In closing, I wish to thank Professor John Walker for advising me on the organization and editing of this volume. I also want to express my appreciation to all of the authors who took time from their busy schedules to contribute protocols. Lastly, I thank Professor Florian Wurm who many years ago gave me the opportunity to join his research group at the EPFL to help develop large-scale protein production technology with suspension- adapted mammalian cells.
Transient gene expression in human embryo kidney 293 (HEK293) cells is an established approach for the rapid production of large amounts of recombinant proteins (r-proteins). Milligram to gram quantities of r-proteins can be typically obtained within less than 10 days following transfection. In this chapter, we describe a simple and robust transfection process of suspension-growing human embryo kidney 293 cells using two commercially available serum-free media and polyethylenimine as the transfection reagent. This chapter provides examples for the production and purification of a his-tagged recombinant protein and two monoclonal antibodies.
Areas to Mention
Fig. 1 pTT plasmid titration for optimal expression. To ensure optimal protein expression, pTT5TM plasmid encoding the cDNA of interest (pTT5/cDNA) can be titrated (100% down to 1%) with noncoding stuffing (filler) DNA (in this case, sonicated salmon testis DNA [sstDNA]) while maintaining the absolute amount of DNA constant. In Panel (a), the pTT5 plasmid encoding the Prolactin-Inducible Protein (PIP—P12273; aa 1-146 with a C-terminal His10Gly tag) cDNA was used to transfect 293-6E cells grown in F17 medium (2 ml final) in an agitated 6-well plate. The pTT5TM plasmid was mixed at various ratios (w:w) with sstDNA (1:99, 5:95, 10:90, 25:75, and 50:50). A total of two microgram of DNA was used per well to transfect the cells. Culture supernatants at day 5 posttransfection were analyzed by western blot using anti-his antibody. The blot shows that highest PIP expression ( 2 mg/l) was observed when only 1% of pTT5/PIP-H10G plasmid was used. In Panel (b), increasing amounts of pTT5TM plasmid encoding the Proprotein Convertase Subtilisin/Kexin type 9 (PCSK9—Q8NBP7; aa 1-692 with C-terminal FLAG tag) cDNA were mixed with decreasing amounts of sstDNA and the mixtures were used to transfect 293-6E cells as described in Panel (a). The blot shows that highest PCSK9 expression (6 mg/l) was obtained when only 1% of pTT5/PCSK9-FLAG plasmid was present in the DNA solution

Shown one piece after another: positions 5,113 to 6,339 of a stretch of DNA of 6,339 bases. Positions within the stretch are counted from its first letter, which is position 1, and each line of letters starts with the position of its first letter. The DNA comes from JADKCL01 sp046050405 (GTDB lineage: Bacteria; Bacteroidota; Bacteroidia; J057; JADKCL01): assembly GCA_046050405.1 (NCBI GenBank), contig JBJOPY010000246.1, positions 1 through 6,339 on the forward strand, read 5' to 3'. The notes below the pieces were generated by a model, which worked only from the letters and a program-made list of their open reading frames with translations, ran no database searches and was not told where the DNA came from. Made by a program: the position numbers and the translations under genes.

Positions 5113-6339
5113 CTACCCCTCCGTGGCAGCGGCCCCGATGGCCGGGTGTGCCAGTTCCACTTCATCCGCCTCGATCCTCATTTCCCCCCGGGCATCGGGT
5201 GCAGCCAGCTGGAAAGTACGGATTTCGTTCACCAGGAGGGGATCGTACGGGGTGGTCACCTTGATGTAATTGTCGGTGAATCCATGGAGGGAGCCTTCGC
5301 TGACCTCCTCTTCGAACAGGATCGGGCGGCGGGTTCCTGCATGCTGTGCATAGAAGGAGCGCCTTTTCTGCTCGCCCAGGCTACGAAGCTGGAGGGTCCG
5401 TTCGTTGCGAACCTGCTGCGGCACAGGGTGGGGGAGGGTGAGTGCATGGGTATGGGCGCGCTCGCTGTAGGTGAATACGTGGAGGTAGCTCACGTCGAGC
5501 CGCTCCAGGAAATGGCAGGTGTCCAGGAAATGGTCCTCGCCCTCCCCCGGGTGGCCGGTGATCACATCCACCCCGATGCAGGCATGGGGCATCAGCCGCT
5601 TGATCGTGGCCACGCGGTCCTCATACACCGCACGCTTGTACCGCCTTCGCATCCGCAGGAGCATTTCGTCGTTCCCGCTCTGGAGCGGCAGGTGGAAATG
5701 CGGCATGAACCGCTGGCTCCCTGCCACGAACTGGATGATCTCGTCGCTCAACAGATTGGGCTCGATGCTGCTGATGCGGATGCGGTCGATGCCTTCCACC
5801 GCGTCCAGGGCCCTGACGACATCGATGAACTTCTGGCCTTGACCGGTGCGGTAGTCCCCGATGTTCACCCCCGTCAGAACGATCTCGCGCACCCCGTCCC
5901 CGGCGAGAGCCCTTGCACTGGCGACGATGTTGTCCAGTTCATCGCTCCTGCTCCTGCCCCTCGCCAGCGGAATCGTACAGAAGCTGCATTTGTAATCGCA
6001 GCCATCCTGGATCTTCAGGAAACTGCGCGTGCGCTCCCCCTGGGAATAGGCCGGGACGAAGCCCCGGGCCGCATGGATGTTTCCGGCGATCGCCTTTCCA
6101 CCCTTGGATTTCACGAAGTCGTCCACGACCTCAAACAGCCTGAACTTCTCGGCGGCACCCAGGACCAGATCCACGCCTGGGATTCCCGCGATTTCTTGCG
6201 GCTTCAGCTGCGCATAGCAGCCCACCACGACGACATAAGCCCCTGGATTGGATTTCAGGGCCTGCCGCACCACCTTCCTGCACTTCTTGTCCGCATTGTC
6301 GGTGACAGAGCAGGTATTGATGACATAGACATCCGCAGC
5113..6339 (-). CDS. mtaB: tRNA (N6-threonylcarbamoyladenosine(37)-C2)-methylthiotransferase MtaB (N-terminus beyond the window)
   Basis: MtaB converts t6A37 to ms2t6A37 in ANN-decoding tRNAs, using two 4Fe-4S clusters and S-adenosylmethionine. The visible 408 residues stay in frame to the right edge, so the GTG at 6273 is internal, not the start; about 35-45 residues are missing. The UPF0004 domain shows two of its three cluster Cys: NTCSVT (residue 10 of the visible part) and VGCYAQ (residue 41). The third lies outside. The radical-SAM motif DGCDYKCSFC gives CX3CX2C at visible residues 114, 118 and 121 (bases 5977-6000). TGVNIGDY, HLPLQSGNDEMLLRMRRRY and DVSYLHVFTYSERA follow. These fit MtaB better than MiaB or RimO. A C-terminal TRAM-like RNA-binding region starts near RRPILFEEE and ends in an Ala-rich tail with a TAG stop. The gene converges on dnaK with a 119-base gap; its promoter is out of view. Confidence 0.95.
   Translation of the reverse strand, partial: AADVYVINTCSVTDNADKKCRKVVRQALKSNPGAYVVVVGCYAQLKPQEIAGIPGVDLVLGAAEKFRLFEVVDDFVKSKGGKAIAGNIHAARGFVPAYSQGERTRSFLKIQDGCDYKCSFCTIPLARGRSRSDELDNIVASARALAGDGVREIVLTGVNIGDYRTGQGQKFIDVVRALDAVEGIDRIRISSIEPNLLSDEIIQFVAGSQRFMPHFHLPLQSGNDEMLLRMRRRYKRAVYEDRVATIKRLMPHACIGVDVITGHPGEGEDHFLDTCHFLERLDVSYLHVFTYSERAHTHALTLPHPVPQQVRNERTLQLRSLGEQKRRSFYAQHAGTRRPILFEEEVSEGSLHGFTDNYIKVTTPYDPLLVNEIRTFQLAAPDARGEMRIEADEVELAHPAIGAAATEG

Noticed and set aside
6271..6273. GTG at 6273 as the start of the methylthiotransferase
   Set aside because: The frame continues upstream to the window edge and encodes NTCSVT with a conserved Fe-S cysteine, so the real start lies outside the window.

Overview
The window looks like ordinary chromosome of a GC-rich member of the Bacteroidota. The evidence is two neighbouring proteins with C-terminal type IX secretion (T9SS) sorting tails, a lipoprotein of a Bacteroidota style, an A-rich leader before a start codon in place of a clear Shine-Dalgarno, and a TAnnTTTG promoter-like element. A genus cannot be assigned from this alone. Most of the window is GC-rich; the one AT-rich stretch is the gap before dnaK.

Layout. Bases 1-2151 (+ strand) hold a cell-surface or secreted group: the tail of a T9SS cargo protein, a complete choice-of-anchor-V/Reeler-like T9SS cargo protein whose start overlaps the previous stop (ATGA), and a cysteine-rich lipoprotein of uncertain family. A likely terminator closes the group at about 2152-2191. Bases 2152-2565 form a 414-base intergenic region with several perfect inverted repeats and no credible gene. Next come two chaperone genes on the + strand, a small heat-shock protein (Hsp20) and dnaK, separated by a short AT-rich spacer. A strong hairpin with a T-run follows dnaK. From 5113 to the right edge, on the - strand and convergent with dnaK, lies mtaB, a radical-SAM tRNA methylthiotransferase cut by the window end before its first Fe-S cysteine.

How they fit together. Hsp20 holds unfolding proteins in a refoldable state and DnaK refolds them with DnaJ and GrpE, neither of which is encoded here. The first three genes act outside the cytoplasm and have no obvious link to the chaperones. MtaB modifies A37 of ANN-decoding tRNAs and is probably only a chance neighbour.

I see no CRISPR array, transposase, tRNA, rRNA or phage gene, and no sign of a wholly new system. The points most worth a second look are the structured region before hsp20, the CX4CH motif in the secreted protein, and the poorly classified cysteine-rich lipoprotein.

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ARVYS Proteins Inc. provides a full spectrum of protein services to the life science, pharmaceutical and biotechnology communities. Our work experience encompasses almost every aspect of protein biochemistry allowing us to contribute to projects regardless of whether they are at early research or late development stages. We can be your partner in:
– generation and expression of recombinant proteins in bacterial, baculovirus and mammalian expression systems,
– large-scale fermentation,
– cell culture,
– purification of recombinant proteins, antibodies or naturally occurring proteins,
– refolding from inclusion bodies,
– improvement of protein stability,
– protein labeling with fluorescent, biotin and enzyme probes,
– endotoxin removal and testing for in vivo studies,
– protein characterization to monitor its integrity and functionality